The origin of football in India can be traced back to mid nineteenth century, when British soldiers and sailors introduced the game. While we have rarely been completely up to date with prevalent tactics of modern football, Indian football has gone through its fair share of tactical revolutions. In this series, we will make an effort to track down the tactical evolution of Indian football.
3) The Tactical Innovations of P.K Banerjee, Amal Dutta and Syed Nayeemuddin
PK, Amal Dutta and Sayeed Nayeemuddin shaped Indian football in 70s, 80s and 90s. While Nayeem came into coaching much later, the other two were involved in the same job for over four decades. PK and Nayeem were both star players during their playing days. Amal Dutta, while talented didn’t enjoy the same level of success. However, as coach he excelled introducing new systems in Indian football.
Any discussion about tactics in Indian football will be incomplete without Amal Dutta. Eccentric, loud mouth and controversial Dutta is a headline maker. Amal Dutta gave up a full time job to earn a coaching degree from English FA. Despite struggling financially he emerged as the first ever-professional coach in Indian football. In sync with international football, Dutta would make it a point to watch world cup films to gauge changing tactics. He also learnt from the best – having played as a player under the legendary Bagha Som and then Rahim saab. He learnt from Walter Winterbottom in England. His first big job with East Bengal didn’t yield positive results as he was soon fired. His first success came in Sanotsh Trophy and National Games in 1968 when Orissa played some magnificent football. Mohun Bagan next season employed him. It was in Bagan that Dutta’s first tactical innovation would take place – 4-2-4 with overlapping fullbacks.
Mohun Bagan 3-1 East Bengal (IFA Shield Final, 1969) Bhawani Roy and Pranab Ganguly created havoc with their interlinking play in Amal Dutta’s 4-2-4
Despite Rahim trying out the 4-2-4 for Indian national team, the clubs still utilized the 3-2-5 system. Amal Dutta was the first person to change this. Initially, Sailen Manna opposed him when he tried to use the 4-2-4. Manna, an ace fullback during his time, didn’t like the idea of defenders moving up to assist strikers. Dutta showed Manna clips of Feola’s Brazil team to convince the latter about his tactic. He was helped by a fleet footed Bhawani Roy who played as rightback. Roy’s overlaps were unprecedented in Indian football back then – it was a time when defenders only defended. Left-back Altaf didn’t go on frequent overlaps but left-half Syed Nayeemuddin did that job.
Mohun Bagan’s right flank was extremely strong with the speedy Roy linking up with crafty Pranab Ganguly. Centre-back Chandreshwar Prasad was a rock at the back and would easily make up for having one less man in defence when Roy went on overlaps. Inside-forwards Habib and Sukalyan Ghosh Dastidar complemented each other perfectly. Habib was the constant threat with his movement and Ghosh Dastidar was the man who could hit long rangers. Under this system Bagan won the Shield-League double as other teams began copying his system. Dutta would also show a negative side of his character later – his inability to sustain success. By end of 1970 he had been sacked by Bagan after poor showings.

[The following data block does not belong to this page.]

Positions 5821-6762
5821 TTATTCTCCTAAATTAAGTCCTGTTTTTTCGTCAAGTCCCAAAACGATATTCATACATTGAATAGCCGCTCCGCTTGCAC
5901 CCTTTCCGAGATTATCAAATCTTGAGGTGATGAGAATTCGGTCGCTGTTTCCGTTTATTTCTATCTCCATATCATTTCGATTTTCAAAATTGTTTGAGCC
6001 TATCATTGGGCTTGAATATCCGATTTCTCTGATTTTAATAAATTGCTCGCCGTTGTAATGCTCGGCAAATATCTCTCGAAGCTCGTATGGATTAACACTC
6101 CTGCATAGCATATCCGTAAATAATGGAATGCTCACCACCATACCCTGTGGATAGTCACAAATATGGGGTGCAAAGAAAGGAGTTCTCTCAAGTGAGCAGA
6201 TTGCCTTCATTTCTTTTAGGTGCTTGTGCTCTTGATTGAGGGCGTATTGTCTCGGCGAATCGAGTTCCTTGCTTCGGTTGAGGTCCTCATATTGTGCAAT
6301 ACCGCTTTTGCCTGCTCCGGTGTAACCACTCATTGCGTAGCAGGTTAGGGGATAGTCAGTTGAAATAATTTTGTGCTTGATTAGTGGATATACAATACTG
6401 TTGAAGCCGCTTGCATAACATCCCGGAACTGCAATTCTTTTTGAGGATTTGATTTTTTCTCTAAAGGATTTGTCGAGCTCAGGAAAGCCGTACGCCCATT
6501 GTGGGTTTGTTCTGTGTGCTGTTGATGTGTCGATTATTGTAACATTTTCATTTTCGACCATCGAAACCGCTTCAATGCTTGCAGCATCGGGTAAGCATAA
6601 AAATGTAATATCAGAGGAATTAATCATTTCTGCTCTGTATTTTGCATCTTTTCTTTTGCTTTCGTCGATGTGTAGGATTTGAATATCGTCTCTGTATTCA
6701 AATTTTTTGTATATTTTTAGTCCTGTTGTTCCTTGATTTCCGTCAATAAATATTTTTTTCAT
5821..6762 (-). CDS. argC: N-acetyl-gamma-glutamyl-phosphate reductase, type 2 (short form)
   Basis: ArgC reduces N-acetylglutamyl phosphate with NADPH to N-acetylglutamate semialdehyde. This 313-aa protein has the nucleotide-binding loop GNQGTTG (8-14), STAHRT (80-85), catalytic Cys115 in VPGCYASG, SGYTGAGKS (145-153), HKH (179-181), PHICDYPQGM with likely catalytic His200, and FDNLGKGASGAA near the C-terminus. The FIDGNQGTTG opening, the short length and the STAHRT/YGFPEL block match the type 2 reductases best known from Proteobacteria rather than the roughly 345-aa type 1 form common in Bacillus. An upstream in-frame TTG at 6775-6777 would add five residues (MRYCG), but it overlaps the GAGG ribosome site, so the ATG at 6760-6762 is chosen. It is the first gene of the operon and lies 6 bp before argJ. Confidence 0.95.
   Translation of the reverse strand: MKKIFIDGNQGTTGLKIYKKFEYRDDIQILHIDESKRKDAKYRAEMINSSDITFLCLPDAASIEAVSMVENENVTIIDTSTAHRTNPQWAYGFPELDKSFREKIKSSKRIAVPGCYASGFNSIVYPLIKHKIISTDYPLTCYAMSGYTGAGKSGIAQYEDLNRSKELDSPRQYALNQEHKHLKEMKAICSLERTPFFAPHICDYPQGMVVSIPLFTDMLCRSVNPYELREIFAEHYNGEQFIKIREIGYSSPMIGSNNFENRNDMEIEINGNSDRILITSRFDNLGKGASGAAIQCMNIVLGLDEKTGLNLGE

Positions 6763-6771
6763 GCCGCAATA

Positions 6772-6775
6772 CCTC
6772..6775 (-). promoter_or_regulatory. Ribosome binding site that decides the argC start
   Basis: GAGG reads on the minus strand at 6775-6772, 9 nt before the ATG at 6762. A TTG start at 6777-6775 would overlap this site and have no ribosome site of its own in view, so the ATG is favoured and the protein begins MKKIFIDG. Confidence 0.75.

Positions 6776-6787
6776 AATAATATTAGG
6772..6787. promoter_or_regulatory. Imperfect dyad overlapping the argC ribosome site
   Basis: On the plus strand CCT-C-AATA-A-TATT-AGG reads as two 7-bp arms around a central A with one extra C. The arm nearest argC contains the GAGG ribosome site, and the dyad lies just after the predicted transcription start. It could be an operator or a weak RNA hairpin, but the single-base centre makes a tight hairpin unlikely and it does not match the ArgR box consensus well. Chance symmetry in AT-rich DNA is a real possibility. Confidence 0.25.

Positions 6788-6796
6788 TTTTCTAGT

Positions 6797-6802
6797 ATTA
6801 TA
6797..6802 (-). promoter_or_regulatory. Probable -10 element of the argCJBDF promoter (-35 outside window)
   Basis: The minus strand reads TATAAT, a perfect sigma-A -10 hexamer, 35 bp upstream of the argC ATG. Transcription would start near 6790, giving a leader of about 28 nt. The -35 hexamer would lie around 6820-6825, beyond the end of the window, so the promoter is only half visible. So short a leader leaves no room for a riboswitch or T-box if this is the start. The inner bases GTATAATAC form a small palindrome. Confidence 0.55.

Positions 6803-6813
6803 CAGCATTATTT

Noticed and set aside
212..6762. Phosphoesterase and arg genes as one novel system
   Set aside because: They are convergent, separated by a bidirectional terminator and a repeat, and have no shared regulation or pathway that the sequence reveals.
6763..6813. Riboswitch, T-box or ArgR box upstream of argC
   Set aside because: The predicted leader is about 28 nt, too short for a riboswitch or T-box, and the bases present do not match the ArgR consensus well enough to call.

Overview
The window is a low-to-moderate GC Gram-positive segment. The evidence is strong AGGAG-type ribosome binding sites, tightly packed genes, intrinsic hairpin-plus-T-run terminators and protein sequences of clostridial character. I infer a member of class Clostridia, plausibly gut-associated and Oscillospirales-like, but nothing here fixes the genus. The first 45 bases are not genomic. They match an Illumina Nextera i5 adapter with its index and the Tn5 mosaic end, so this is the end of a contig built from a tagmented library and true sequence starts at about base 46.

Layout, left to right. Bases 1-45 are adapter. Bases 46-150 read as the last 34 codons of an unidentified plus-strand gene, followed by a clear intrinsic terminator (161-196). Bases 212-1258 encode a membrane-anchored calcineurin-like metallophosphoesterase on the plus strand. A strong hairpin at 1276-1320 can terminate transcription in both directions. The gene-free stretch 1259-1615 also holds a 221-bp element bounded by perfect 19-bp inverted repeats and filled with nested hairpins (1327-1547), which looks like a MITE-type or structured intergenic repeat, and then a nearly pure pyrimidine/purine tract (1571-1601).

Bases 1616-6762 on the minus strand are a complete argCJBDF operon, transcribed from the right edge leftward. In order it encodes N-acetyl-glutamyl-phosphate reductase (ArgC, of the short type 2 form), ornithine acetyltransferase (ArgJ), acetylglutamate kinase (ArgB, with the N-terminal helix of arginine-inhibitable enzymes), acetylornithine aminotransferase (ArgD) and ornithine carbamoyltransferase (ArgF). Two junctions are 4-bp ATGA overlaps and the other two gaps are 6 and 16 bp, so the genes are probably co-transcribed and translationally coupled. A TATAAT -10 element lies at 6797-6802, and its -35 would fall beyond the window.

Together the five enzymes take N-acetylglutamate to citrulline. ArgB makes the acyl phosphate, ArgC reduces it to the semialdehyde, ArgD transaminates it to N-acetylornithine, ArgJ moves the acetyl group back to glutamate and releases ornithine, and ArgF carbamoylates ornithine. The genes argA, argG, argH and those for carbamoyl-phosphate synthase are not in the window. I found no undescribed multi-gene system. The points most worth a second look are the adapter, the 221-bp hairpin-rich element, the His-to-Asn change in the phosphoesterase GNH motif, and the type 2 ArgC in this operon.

After getting success with both East Bengal and Mohun Bagan, Amal Dutta would return as the technical director of Indian National Team in 1988, with Nayeem as coach, and make his second innovation – the 4-4-2. He deployed ball-winning midfielder Sudeep Chatterjee in the heart of midfield and used Babu Mani as winger. Amit Bhadra played the role of an overlapping fullback and would launch crosses at physically strong center forward Kuljit Singh. The performance of Indian team in this new system was mixed. While they did well in SAFF Cup, the team suffered badly in Nehru Cup.
Amal Dutta’s third major innovation was the 3-2-3-2 Diamond System in 1997. Dutta’s Diamond System led to one of the most memorable duels of tactics in Indian football.
Amal Dutta was an innovator but he was also too much of a purist. He can be accused to often over-emphasise on the system rather than its adaptability with players. This has led to Dutta lose jobs in big clubs often. Curiously he somehow delivers with the small clubs too.
Success in Indian football is synonymous with PK Banerjee. With 66 goals for India in international football, PK was one of the most accomplished players of his generation. He played club football for smaller teams but did capture a memorable Calcutta Football League crown with Eastern Railways. After leaving football in 1967, PK earned his coaching degree under Dietmar Krammer. In 1970, East Bengal’s golden era would start with PK as its charioteer. Using the same 4-2-4 system started by Amal Dutta, PK would perfect its usage in Indian football. A famed man manager, PK knew how to motivate his players and he always got the best out of them.
Indian National team’s last notable performance in International level also came under PK’s tutelage. In 1970 Asian Games India clinched the bronze medal by defeating Japan. Technically it was a silver medal as two teams shared the gold medal. In East Bengal and India, Subhash Bhowmik and Sudhir Karmakar played crucial roles. Bhowmik was often referred as a “Bulldozer” during his peak years. Playing as a right-winger Bhowmik combined lethal pace with bludgeoning strength. He would also cut in from the flanks and surprise opponent goalkeeper with thumping shots.